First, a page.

Andy Kaufman was a popular and eccentric American entertainer, actor and performance artist. While often referred to as a comedian, Kaufman did not consider himself to be one. He disdained telling jokes and engaging in comedy as it was traditionally understood, referring to himself instead as a "song-and-dance man". Elaborate ruses and pranks were major elements of his career. His body of work maintains a cult following and he continues to be respected for his original material, performance style, and unflinching commitment to character.
Inspired by the theatricality of kayfabe, the staged nature of the sport, and his own tendency to form elaborate hoaxes, Kaufman began wrestling women during his act and was the self-proclaimed "Inter-Gender Wrestling Champion of the World," taking on an aggressive and ridiculous personality based upon the characters invented by professional wrestlers. He offered a $1,000 prize to any woman who could pin him. He employed performance artist Laurie Anderson, a friend of his, as a stooge in this act for a while.
Kaufman initially approached the head of the WWF, Vince McMahon Sr about bringing his act to the New York wrestling territory. McMahon dismissed Kaufman's idea as the elder McMahon was not about to bring "show business" into his Pro Wrestling society. Kaufman had by then developed a friendship with Wrestling magazine reporter/photographer Bill Apter. After many discussions about Andy wanting to be in the Pro Wrestling business, Apter called Memphis' iconic Jerry Lawler and introduced him to Kaufman by telephone from Apter's apartment in Queens, New York. The battles between Kaufman and Lawler became legend and were really the first "sports entertainment" angle that became known worldwide and is being seen even today on TV stations such as Comedy Central.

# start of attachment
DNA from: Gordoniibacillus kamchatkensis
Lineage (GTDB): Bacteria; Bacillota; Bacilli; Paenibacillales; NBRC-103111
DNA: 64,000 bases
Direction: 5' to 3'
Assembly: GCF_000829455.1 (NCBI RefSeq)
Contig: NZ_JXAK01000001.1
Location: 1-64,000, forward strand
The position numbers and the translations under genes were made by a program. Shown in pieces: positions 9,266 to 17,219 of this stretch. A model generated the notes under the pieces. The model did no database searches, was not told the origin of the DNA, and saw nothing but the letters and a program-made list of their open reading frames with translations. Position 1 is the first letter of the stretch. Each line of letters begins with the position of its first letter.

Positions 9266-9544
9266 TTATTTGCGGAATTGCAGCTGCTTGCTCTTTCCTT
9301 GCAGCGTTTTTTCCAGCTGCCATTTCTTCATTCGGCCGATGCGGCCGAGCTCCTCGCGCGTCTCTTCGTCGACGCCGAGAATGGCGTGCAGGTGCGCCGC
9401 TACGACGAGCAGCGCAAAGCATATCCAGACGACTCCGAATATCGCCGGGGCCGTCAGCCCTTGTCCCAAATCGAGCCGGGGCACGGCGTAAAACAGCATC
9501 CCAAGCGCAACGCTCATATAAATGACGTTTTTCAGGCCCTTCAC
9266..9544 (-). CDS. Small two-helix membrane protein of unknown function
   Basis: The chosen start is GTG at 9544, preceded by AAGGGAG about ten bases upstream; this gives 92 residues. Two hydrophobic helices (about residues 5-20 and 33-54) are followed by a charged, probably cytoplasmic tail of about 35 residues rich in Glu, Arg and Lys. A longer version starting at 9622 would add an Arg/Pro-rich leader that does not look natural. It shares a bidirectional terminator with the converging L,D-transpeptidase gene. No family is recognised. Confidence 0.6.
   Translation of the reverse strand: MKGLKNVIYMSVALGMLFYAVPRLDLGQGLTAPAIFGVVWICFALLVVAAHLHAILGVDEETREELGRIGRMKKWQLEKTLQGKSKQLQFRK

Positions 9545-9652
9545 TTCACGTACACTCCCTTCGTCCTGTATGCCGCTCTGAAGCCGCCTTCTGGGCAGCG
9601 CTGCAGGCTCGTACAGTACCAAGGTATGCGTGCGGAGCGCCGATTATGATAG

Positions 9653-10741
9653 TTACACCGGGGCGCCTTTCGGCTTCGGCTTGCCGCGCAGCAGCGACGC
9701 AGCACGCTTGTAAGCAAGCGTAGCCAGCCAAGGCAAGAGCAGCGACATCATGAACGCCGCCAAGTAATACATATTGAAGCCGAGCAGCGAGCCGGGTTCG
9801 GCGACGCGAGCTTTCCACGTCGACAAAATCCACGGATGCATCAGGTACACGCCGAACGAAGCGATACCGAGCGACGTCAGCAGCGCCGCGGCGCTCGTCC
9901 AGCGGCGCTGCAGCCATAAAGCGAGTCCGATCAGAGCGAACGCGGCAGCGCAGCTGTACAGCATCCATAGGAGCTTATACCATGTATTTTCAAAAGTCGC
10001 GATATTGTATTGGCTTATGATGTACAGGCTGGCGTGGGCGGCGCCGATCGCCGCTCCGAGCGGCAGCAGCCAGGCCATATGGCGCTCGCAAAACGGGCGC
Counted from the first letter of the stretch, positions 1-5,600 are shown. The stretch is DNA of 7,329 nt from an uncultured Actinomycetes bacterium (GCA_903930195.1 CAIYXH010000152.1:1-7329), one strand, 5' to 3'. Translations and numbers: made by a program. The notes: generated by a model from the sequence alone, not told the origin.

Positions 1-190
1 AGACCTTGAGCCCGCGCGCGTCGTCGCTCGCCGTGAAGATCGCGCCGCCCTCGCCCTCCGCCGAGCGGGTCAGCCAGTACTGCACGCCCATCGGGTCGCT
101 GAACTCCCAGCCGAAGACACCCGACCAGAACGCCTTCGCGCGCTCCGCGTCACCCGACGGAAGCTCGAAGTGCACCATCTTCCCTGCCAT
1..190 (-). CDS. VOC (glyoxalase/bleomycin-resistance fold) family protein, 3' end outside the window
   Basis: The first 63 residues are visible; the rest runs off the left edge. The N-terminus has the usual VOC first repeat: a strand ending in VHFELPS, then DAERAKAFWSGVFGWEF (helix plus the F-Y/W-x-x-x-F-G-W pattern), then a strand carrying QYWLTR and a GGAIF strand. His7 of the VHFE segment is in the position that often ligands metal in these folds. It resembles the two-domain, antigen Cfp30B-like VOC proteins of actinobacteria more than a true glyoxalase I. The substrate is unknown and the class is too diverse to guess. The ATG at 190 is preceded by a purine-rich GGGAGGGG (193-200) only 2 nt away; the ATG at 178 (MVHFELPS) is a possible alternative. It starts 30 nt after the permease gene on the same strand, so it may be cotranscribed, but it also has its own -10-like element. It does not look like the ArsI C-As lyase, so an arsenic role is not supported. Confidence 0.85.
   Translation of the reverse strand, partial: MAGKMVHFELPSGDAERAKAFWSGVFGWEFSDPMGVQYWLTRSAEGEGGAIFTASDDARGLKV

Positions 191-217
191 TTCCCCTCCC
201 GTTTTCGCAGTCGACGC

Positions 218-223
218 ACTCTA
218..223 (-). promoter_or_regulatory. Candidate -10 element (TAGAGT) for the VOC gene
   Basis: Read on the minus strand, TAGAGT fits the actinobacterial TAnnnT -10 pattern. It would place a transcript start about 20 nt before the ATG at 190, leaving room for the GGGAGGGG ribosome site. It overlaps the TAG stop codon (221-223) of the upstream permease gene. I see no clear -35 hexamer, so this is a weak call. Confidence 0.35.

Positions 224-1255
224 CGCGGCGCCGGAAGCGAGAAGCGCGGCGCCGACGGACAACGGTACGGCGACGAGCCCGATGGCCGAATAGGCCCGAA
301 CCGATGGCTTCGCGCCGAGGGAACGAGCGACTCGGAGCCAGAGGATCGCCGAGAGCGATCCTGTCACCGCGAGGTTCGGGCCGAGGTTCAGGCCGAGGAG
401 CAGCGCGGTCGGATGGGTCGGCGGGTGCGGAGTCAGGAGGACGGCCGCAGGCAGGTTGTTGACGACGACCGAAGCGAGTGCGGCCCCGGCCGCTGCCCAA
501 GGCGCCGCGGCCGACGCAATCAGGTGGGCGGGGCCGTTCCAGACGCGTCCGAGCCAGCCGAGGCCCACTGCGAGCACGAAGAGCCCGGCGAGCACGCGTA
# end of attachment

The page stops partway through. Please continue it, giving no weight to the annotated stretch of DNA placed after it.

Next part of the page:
Later, after a challenge from professional wrestler Jerry “the king” Lawler , Kaufman would step into the ring with a man—Lawler himself. Kaufman taunted the whole city of Memphis, sending "videos showing residents how to use soap" and proclaiming it to be "the nation's redneck capital." Their ongoing fued, often featuring Jimmy Hart and other heels in Kaufman's corner, included a broken neck for Kaufman as a result of Lawler's piledriver and a famous on-air fight on a 1982 episode of Late Night with David Letterman. For some time after that, Kaufman appeared wearing a neck brace, insisting that his injuries were worse than they were. Kaufman would continue to defend the Inter-Gender Championship in the Mid-sputh coloseum and offered an extra prize, other than the $1,000: that if he were pinned, the woman who pinned him would get to marry him and that Kaufman would also shave his head.
Kaufman and Lawler's famous feud and wrestling matches were later revealed to have been staged, or a "work ," as the two were actually friends. The truth about its being a work was not disclosed until more than 10 years after Kaufman's death, when the Emmy-nominated documentary A Comedy Salute to Andy Kaufman, aired on NBC in 1995. Coincidentally, Jim Carrey, the one who revealed the secret, later went on to play Kaufman in the 1999 film Man on the Moon. In a 1997 interview with the Memphis Flyer, Lawler claimed he had improvised during their first match and the Letterman incident. Although officials at St. Francis Hospital stated that Kaufman's neck injuries were real, in his 2002 biography It's Good to Be the King ... Sometimes, Lawler detailed how they came up with the angle and kept it quiet. Even though Kaufman's injury was legitimate, the pair pretended that the injury was more severe than it was. He also said that Kaufman's explosion on Letterman was Kaufman's own idea, including when Lawler slapped Kaufman out of his chair. Promoter Jerry Jerret would later recall that for two years, he would mail paychecks to Kaufman, with payments comparable to what other main-event wrestlers were getting at the time, but Kaufman never cashed any of them.
Kaufman also appeared in the 1983 film My Breakfast with Blassie with professional wrestling personality “Classie” Freddy Blassie , a parody of the art film My Dinner With Andre. The film was directed by Johnny Legend, who employed his sister Lynne Margulies as one of the women who appears in the film. Margulies met Kaufman for the first time on camera, and they later became a couple, living together until Kaufman's death.
The movie “Man on the moon” staring Jim Carrey accurately depicts his life and wrestling career